New York Guardsmen Deploy to Help California Fire Response

Members of the New York Air National Guard deployed to California this week to help that state’s Guardsmen fight sprawling wildfires. Nine airmen from the New York Guard’s 174th Attack Wing deployed to Hancock ANGB, N.Y., to help with MQ-9 Reaper surveillance flights that assist local authorities fight the Thomas Fire, which has burned 234,000 acres and destroyed more than 1,000 structures, according to a Guard release. “We’ve been working this fire since [Dec. 5] and have been working 24-hour operations since then,” said Maj. Nicholas Edwards, the director of incident awareness and assessment for the California Air National Guard’s 222nd Intelligence Support Squadron, in the release. “We want to do everything we can.” Reapers have been helping local authorities by flying over the fire and using sensors that can see through smoke to help map fire lines and observe fire expansion, according to the Guard. MQ-9s have been flying in support of response to multiple fires in California starting in early October. —Brian Everstine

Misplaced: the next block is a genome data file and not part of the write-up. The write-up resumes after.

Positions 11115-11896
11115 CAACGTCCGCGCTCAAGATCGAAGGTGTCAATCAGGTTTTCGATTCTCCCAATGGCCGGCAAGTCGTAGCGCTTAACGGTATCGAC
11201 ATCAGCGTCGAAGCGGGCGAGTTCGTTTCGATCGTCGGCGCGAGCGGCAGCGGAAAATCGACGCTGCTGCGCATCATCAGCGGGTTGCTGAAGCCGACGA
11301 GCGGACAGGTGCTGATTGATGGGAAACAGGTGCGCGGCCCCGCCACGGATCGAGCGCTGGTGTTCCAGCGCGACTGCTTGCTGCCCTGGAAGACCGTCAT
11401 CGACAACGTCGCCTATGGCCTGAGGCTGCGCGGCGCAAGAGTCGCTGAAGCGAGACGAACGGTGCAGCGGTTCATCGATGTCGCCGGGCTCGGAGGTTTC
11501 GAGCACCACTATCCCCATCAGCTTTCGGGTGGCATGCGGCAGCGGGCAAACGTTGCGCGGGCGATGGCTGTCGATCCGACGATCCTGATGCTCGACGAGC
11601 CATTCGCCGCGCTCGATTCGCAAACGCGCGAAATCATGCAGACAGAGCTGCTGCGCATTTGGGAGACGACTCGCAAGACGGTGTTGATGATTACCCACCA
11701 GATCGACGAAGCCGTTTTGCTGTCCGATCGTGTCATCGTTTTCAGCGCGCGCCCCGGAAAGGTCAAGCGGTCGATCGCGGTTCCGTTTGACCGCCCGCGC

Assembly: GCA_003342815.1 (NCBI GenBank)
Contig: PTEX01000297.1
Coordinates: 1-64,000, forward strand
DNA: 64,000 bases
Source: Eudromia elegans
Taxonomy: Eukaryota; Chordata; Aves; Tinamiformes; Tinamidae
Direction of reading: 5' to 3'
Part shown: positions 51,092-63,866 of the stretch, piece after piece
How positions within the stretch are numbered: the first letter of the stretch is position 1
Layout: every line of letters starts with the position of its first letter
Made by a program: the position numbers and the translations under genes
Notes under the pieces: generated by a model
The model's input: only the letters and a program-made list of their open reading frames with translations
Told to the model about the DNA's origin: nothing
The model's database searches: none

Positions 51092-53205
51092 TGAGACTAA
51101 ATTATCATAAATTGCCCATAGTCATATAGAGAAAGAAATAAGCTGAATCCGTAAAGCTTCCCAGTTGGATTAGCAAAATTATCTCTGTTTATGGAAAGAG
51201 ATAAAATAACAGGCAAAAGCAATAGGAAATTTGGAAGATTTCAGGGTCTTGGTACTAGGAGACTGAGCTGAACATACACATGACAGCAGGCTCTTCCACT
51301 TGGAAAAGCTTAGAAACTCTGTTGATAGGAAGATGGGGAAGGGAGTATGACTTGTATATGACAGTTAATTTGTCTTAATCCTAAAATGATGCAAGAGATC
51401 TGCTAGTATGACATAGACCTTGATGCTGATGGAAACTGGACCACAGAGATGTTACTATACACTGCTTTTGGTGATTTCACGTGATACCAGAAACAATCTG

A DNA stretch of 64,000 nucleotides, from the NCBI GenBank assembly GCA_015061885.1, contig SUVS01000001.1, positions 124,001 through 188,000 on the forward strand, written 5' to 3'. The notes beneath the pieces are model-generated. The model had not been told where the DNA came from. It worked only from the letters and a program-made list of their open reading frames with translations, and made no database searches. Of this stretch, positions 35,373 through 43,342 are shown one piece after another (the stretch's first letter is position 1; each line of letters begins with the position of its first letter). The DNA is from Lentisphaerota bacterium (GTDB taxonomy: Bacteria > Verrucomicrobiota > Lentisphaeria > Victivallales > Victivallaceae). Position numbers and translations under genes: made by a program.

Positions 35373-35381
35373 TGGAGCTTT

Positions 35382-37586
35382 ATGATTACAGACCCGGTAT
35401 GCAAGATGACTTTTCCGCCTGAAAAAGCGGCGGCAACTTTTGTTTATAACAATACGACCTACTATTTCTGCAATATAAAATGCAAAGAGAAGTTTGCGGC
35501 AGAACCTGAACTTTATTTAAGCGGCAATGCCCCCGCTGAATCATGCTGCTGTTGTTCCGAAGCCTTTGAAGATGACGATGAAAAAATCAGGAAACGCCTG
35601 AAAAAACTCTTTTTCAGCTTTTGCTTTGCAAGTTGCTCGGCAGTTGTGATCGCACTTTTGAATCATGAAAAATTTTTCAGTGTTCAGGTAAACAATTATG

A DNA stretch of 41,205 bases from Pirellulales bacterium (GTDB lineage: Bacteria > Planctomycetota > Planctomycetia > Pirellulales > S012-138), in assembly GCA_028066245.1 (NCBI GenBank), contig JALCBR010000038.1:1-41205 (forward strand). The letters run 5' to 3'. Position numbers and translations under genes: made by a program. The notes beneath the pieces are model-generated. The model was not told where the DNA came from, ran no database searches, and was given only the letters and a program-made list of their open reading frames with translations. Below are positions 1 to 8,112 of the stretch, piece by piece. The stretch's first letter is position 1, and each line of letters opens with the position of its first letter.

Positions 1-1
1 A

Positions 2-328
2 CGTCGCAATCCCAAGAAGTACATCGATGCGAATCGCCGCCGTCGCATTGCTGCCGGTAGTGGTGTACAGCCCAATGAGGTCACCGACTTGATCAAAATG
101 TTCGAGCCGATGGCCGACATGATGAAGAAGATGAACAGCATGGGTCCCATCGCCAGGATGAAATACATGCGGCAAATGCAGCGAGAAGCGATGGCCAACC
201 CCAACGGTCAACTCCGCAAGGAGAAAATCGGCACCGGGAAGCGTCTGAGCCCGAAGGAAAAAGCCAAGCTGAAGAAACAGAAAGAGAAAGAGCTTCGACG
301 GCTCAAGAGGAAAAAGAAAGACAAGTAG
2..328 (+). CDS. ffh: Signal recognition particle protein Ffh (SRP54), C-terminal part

Lockheed Gets $961 Million Targeting Pod Contract